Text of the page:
Amazon Is Shipping Your Stuff Faster Than Ever

There’s no denying it: Amazon has grown, and it’s grown quickly.

Last year, Amazon’s annual revenue hit $107 billion. Compare that to 2010, when it was $34 billion. In that same time period, the number of employees grew from just under 34,000 to almost 300,000.

As for units, check this out: Amazon is expected to sell 7.2 billion items this year, and by 2020, that number is expected to grow to almost 13 billion items.

Across the world, Amazon has had an impact on consumers receiving goods at a faster rate. In India, some speculate that Amazon has displaced Flipkart in the retail space. It expanded food delivery service in Houston and opened a brick-and-mortar store in Chicago. And Amazon seems to be driving into the car-purchasing market.

It’s clear customers want those items on their doorsteps quickly. So, those items need to be transported, and that piece of Amazon is a hefty one. Last year, Amazon spent just under $12 billion on shipping. Analysts said that’s double over last year’s shipping spend.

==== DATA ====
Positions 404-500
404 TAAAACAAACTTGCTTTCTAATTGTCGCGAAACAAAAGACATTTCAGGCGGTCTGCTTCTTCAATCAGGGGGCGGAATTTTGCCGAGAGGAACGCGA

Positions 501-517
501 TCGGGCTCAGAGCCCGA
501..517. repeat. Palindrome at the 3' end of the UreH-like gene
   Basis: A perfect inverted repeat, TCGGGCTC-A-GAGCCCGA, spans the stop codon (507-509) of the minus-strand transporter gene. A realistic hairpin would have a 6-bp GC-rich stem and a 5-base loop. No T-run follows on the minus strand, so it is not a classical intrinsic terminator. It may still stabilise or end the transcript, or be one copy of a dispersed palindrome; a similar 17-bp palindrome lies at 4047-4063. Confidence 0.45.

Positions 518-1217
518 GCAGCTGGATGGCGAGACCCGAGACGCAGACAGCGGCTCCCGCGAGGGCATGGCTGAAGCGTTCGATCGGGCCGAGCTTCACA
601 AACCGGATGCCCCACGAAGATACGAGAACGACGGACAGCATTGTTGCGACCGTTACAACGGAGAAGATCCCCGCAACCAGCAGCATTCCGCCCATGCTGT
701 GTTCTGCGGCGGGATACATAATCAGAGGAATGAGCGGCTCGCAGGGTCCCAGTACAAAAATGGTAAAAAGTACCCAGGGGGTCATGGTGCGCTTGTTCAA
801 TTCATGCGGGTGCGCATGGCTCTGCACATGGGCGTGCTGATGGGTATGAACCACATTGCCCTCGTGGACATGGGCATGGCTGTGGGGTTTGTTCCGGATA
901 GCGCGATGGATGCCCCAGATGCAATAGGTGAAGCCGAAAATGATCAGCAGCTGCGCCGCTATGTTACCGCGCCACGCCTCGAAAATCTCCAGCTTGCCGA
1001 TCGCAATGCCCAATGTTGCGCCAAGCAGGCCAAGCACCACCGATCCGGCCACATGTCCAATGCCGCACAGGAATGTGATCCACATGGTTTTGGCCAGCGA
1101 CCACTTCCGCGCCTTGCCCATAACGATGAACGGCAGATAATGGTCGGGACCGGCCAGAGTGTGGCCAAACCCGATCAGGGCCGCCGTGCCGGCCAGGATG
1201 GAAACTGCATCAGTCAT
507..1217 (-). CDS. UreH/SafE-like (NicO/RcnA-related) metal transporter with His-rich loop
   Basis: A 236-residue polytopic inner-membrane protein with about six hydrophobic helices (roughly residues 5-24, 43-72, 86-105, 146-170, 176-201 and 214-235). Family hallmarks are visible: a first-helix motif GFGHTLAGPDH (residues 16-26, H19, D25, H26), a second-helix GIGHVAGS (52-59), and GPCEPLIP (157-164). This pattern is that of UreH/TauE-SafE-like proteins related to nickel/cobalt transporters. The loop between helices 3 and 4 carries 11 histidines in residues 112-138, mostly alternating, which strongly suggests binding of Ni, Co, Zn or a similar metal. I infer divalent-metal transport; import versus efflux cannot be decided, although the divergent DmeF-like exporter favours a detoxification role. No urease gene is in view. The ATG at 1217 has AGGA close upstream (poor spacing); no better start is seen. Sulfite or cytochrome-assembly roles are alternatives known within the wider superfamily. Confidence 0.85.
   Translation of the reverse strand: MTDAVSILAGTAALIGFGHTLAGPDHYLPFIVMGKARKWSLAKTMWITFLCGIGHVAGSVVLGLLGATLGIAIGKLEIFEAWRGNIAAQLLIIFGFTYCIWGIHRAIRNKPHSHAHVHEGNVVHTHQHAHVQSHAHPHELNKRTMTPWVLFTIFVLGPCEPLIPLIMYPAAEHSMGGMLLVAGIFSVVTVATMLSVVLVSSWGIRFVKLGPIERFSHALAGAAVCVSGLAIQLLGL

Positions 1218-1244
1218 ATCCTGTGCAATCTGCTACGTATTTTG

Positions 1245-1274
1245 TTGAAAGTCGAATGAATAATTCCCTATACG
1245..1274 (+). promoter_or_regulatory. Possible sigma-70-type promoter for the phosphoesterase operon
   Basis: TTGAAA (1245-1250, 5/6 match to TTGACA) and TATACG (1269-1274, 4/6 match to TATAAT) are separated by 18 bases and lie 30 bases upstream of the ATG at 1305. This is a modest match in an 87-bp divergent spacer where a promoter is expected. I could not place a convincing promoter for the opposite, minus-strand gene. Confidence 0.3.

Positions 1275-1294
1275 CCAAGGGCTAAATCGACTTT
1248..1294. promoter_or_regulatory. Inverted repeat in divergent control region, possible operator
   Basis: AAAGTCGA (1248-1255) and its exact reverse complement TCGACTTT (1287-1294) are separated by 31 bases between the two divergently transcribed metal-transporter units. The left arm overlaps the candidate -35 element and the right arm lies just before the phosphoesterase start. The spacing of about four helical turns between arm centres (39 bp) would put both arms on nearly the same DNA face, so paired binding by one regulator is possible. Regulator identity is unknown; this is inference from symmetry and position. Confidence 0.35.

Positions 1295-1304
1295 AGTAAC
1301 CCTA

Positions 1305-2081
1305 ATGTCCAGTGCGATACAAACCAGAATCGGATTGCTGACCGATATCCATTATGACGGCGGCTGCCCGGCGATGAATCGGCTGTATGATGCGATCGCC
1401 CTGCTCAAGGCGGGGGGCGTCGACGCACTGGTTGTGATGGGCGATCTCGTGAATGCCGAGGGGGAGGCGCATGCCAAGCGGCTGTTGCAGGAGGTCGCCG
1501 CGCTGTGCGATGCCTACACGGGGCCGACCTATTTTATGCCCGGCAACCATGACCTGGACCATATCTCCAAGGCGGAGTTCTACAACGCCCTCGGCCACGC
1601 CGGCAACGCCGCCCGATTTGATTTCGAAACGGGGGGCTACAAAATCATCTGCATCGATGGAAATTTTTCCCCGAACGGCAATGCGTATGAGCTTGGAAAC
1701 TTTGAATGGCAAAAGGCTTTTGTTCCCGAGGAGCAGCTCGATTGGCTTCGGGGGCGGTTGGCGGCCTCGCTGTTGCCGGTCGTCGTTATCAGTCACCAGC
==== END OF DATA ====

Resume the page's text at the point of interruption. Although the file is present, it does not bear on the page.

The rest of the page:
Amazon’s Prime service has been popular — for good reason. And the company just launched a new delivery service — Prime Air, which allows for more items to be shipped faster. Consumers in cities across the country and world can have these items delivered when they want — as quickly as in a hour or expedited one- or two-day shipping. How it does it may seem remarkable, but Amazon is employing a boat load of resources, with the help of FedEx, UPS and the U.S. Postal Service. Jeff Bezos, Amazon’s CEO, has said that the company is not trying to put these potential competitors out of business but rather add them to its network.

Trains, planes and automobiles — these shipments are moving fast in a vast number of ways. This year alone, Amazon leased about two dozen jets from Atlas Air and about the same amount of Boeing 767s from Air Transport Services Group. About 4,000 truck trailers were added to Amazon’s fleet, as it opened about 60 delivery stations and 30 sorting facilities. In China, Amazon secured a license allowing it to sell space on container ships heading between Asia, Europe and the States.

Some analysts argue that Amazon’s shipping practices may develop into an entirely separate business, which, if it would happen, wouldn’t be for at least a decade. They go on to say that this evolution could be a rough change for FedEx, UPS and the U.S. Postal Service, the latter of which is increasing rates this December.